Mila had an answer ready.  It sprang from her lips, almost as soon as I finished speaking.  “Money?  Power?”  She hesitated.  “Redemption?”

“None of those things mean a thing to me,” I said, “unless I earned them without changing who I am.”

We sat there – well, I sat, while Mila remained in her leaning position – in silence for almost two full minutes.  “Okay,” she said, finally.  “Okay.”

“Okay, as in you understand?” I asked.  “Or okay, as in you just realized that I’m an idiot and an idealist?”

The smile that spread across Mila’s lips was true and strong, stretching from one ear to the other.  It practically glowed with sincere amusement.  “Yes,” she said.

“Alright then.”  I stood up from the bed and rolled my shoulders, then tilted my head from one side to the other.  There was a string of knotted muscles between my shoulder blades and they resisted my efforts.  Eventually, I gave up.  “How’s everyone been taking the news about Fairfax?”

“No one seems particularly surprised that you weren’t exactly polite to him,” Mila said.

I shrugged.  “He’s exactly the type of rich bastard that I can’t stand.  Reminds me of the little kids who used to pick on me in elementary school.”

Mila raised an eyebrow, but elected not to ask any questions along that line of thought.  “Because he’s nobility, a lot of his personal information is publicly accessible.”

“And the fact that he’s a playboy means that the rest of his life won’t be difficult to piece together.  That’s good, at least.”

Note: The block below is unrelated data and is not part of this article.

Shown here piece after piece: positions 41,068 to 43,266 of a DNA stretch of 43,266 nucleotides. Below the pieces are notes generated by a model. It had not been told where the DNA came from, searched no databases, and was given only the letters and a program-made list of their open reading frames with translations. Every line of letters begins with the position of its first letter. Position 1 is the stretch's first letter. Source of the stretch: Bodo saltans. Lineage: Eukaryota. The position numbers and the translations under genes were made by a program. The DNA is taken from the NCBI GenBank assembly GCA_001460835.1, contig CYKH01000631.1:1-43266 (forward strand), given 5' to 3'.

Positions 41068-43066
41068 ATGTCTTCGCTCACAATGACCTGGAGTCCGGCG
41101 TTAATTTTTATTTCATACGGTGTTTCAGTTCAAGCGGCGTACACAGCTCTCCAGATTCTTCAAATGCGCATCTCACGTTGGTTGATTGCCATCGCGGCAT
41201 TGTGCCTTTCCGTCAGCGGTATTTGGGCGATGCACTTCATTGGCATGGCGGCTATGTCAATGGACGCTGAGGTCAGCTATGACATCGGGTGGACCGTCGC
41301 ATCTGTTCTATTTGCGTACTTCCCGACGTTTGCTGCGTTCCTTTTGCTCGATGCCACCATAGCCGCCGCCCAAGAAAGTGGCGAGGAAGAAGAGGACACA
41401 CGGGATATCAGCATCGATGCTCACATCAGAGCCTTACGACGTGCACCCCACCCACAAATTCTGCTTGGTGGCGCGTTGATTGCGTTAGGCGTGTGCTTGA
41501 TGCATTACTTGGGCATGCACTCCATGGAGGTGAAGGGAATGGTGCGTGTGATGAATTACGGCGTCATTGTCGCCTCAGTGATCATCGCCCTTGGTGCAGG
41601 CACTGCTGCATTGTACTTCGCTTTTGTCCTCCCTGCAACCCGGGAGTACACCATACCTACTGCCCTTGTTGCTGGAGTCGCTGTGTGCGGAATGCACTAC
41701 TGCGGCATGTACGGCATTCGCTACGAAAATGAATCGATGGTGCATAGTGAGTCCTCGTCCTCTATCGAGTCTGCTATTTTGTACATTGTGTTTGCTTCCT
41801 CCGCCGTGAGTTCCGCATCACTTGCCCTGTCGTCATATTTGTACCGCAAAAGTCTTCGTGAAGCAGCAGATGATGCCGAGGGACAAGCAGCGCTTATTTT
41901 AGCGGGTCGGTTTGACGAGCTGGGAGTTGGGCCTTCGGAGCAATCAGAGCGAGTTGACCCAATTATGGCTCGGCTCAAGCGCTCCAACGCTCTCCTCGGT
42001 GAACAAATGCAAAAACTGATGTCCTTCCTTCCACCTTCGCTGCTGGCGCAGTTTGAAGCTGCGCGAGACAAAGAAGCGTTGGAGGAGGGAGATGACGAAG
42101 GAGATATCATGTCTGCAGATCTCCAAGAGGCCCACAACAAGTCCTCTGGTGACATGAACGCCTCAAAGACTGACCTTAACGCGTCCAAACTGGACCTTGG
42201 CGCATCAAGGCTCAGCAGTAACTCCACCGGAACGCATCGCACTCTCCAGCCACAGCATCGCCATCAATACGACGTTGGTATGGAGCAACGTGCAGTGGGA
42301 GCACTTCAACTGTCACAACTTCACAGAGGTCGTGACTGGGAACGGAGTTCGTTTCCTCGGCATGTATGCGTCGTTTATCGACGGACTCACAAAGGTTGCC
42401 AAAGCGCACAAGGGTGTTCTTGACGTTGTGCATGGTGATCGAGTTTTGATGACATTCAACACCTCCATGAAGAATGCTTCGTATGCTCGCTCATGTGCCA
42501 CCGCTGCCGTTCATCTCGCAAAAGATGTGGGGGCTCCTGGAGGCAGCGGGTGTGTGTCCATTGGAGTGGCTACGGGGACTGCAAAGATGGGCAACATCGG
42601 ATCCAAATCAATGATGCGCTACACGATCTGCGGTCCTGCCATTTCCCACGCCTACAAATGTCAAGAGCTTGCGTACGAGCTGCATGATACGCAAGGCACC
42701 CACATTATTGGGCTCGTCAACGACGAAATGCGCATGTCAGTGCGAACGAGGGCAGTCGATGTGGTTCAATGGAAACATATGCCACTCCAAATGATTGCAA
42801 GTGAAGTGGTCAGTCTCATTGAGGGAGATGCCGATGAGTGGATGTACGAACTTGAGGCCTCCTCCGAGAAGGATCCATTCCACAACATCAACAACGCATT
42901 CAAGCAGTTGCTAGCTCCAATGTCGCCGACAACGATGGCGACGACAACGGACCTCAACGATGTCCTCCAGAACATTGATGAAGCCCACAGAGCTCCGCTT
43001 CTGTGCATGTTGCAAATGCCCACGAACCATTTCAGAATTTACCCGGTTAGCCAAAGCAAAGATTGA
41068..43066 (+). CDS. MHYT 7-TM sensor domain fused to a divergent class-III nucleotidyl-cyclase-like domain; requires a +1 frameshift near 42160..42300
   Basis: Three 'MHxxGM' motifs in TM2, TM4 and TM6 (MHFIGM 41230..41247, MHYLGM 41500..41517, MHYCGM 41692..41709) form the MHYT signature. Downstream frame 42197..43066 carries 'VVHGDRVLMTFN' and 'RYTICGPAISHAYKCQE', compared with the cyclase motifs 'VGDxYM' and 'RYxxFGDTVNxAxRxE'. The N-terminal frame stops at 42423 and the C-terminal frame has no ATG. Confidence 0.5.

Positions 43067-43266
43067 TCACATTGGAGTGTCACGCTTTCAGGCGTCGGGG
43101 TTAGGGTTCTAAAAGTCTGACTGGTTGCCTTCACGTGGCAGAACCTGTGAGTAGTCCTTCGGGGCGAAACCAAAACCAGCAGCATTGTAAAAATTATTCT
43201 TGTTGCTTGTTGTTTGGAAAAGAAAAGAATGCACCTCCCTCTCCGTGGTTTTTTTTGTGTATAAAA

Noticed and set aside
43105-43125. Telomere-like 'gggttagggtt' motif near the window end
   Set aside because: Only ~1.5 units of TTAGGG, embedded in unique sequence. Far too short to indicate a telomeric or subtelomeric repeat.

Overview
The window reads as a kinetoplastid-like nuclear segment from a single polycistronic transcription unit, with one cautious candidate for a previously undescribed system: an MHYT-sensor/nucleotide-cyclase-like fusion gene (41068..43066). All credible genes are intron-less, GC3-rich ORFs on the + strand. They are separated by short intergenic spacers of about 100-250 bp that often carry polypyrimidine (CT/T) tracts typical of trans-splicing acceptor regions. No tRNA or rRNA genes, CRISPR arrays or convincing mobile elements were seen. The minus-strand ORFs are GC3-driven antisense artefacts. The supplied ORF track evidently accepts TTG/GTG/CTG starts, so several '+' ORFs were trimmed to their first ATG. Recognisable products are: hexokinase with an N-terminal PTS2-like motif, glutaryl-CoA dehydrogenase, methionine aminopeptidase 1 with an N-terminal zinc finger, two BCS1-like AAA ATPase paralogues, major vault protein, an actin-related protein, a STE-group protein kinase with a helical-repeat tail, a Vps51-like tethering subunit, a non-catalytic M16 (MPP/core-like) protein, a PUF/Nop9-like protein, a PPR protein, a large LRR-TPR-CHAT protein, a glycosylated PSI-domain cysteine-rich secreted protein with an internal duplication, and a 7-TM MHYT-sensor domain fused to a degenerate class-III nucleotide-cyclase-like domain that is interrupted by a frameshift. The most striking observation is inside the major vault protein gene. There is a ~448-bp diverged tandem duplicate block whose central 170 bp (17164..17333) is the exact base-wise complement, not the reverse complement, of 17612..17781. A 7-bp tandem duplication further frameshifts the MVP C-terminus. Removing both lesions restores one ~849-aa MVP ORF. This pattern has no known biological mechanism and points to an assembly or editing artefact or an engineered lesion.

“What are you going to do?”

I bent over to tie the laces on a brand new pair of sneakers – in exactly my size, of course – while I answered her.  “If Hill needs Avis to translate the book, he’ll have to do it here.  There’s been way too much noise around her since the manor house.  Moving her now would only draw everyone’s attention.”

“Okay.  And that means?”

“What that means is that we’re still on the clock,” I said.  “Except now we don’t know how long we’ve got until the timer runs out.  Eventually, Hill’s going to finish using Avis to translate whatever parts of the book he needs translated.  After that, he won’t need her anymore.”

“What about Billy?” Mila asked.  “And Neal?”

“Billy…I don’t really know about him.  Hill could have killed him years ago, but limited himself to just crippling him.”

Just crippling him,” Mila repeated, with a liberal sprinkling of sarcasm.

“It’s better than death,” I said.  “Anyway.  If Hill wanted either Billy or Neal dead, he probably would’ve given orders to take care of that on the scene.”

“He didn’t kill Peter, though.”

“True, but not for lack of trying.”  I shook my head before Mila could something else.  “Sarah’s going to have more information than me.  I’m just trying to get my head in the right space.  Basically, to answer your original question, I’m going to have to get close enough to Fairfax to ferret out whatever he knows about Hill and Hill’s organization.”

Mila nodded.  “How are you going to do that?”

“No idea.”

“How are you going to get Avis, Neal, and Billy away from Hill, after you find out where he is?”

“As soon as I know that, you’ll be the second person to know.”

“What are you going to do about Asher?  You know he’s not going to let you just stroll in and undo everything he’s been working toward since you showed up.”

“Great question,” I said.  “I’ll tell you just as soon as I figure out an answer for you.”

Mila pursed her lips.  “So you don’t have any clue about how you’re going to convince a British Lord to reveal potentially life-and-death information about the whereabouts or identity of a drug kingpin, but you’re going to do it anyway?”

I offered her my very best devil-may-care smile.  “That’s about the long and short of it.  Want to come, too?”

“You kidding me?”  Mila returned the smile.  “I wouldn’t forgive myself if I missed the show.”